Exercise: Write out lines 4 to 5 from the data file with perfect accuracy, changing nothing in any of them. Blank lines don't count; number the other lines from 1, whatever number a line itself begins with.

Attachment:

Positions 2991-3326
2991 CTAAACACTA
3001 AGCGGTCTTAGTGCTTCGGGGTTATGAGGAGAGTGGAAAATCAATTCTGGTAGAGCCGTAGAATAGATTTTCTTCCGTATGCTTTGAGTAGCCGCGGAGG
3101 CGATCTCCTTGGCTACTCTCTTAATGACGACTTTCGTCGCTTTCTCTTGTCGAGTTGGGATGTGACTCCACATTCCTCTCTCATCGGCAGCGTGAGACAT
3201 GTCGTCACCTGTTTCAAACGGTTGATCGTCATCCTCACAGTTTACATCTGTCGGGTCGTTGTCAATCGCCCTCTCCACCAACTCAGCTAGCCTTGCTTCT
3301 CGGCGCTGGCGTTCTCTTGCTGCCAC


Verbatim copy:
3101 CGATCTCCTTGGCTACTCTCTTAATGACGACTTTCGTCGCTTTCTCTTGTCGAGTTGGGATGTGACTCCACATTCCTCTCTCATCGGCAGCGTGAGACAT
3201 GTCGTCACCTGTTTCAAACGGTTGATCGTCATCCTCACAGTTTACATCTGTCGGGTCGTTGTCAATCGCCCTCTCCACCAACTCAGCTAGCCTTGCTTCT